We have previously suggested that the existing influenza surveillance schemes in Victoria might not be adequate in a pandemic [24]. The pandemic of 2009 has confirmed this suggestion, highlighting both the usefulness of existing surveillance schemes and the need for an expansion of the timely surveillance of indicators of morbidity and mortality.

The authors gratefully acknowledge the enormous volume of work undertaken by the pandemic investigation and response teams from the Victorian Government Department of Health and the Victorian Infectious Diseases Reference Laboratory. From the Victorian Government Department of Health: K Heinrich-Morrison, M Hill, M Moloney, A Murphy, J Rotty and K Stone conducted the institutional outbreak investigations; Y Nunn provided the geographic case distribution map; and the Victorian Health Emergency Coordination provided data on hospitalised pandemic H1N1 2009 influenza cases. We also thank the critical contribution of notifying laboratories and medical practitioners to influenza surveillance in Victoria. Editorial and data quality aspects of this work were partly funded by an Australian Government National Health and Medical Research Council grant (Application ID 603753) for research on H1N1 Influenza 09 to inform public policy.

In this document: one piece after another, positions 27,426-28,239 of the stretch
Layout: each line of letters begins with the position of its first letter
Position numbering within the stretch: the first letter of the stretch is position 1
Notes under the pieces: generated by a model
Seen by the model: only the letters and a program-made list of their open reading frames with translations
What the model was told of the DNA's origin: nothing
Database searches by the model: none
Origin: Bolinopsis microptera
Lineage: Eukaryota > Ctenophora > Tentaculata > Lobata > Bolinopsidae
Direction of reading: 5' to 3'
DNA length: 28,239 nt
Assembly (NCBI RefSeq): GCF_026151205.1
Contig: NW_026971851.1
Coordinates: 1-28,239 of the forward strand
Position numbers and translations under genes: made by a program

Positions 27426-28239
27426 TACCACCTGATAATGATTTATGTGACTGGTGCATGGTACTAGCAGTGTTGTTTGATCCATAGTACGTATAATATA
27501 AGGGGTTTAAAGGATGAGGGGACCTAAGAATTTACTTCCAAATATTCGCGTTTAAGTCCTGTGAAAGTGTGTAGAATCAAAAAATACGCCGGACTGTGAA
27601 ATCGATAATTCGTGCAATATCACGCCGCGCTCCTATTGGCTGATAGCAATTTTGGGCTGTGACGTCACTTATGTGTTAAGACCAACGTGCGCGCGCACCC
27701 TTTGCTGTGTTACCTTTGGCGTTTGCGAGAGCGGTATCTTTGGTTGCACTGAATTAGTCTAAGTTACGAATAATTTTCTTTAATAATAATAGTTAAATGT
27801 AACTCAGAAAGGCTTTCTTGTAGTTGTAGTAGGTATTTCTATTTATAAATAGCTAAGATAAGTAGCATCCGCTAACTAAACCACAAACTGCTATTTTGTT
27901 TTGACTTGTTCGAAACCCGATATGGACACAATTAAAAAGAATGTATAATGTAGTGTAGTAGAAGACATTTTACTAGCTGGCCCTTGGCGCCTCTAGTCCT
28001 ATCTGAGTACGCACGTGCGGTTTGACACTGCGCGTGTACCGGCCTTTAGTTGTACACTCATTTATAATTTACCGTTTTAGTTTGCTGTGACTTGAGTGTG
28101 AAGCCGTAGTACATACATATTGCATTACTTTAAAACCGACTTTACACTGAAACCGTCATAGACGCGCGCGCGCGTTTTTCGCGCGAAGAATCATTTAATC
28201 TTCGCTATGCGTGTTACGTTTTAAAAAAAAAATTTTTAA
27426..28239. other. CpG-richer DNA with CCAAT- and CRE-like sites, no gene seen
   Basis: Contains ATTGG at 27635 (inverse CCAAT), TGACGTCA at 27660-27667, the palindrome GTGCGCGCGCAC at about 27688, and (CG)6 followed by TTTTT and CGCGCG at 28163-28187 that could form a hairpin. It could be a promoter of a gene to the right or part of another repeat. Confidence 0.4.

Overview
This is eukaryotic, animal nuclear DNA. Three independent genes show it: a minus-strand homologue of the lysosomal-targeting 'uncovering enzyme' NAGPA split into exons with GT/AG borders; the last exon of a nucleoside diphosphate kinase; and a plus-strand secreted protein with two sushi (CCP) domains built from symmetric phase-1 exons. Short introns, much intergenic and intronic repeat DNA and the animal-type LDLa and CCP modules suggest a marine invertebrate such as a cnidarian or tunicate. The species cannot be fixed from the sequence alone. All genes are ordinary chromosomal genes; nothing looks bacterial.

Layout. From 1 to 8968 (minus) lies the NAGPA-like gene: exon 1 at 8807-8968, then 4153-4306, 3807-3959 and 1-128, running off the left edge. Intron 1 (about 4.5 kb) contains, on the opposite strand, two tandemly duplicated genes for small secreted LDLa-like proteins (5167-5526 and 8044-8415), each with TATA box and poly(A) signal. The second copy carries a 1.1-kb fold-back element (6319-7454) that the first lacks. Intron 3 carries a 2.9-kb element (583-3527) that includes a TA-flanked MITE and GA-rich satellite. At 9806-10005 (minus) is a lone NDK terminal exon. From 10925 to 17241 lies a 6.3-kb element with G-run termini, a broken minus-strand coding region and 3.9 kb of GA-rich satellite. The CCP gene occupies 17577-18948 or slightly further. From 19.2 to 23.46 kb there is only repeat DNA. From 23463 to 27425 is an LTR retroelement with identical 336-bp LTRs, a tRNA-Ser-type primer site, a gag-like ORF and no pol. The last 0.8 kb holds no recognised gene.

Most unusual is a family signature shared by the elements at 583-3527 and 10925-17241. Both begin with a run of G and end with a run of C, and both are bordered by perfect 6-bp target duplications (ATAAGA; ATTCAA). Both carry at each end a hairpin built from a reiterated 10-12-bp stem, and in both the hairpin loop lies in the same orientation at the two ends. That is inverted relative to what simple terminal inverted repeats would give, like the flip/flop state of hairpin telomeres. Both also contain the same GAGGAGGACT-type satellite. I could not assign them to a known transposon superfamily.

We acknowledge and thank all of the following who were involved in investigation and management of the pandemic in Victoria.
Department of Health: M Ackland, E Birbilis, J Bowman, L Brown, J Canestra, E Clements, D Csutoros, E Donnan, K Grieves, L Gullan, L Headley, K Lalor, J Meagher, R Moran, R Morey, H O'Donnell, H Pitcher, J Rotty, S Rowe, K Simpson, S Slota-Kan, R Southgate, TB Control Section, S Williams, and all other staff who undertook case investigation, contact tracing and call centre duties.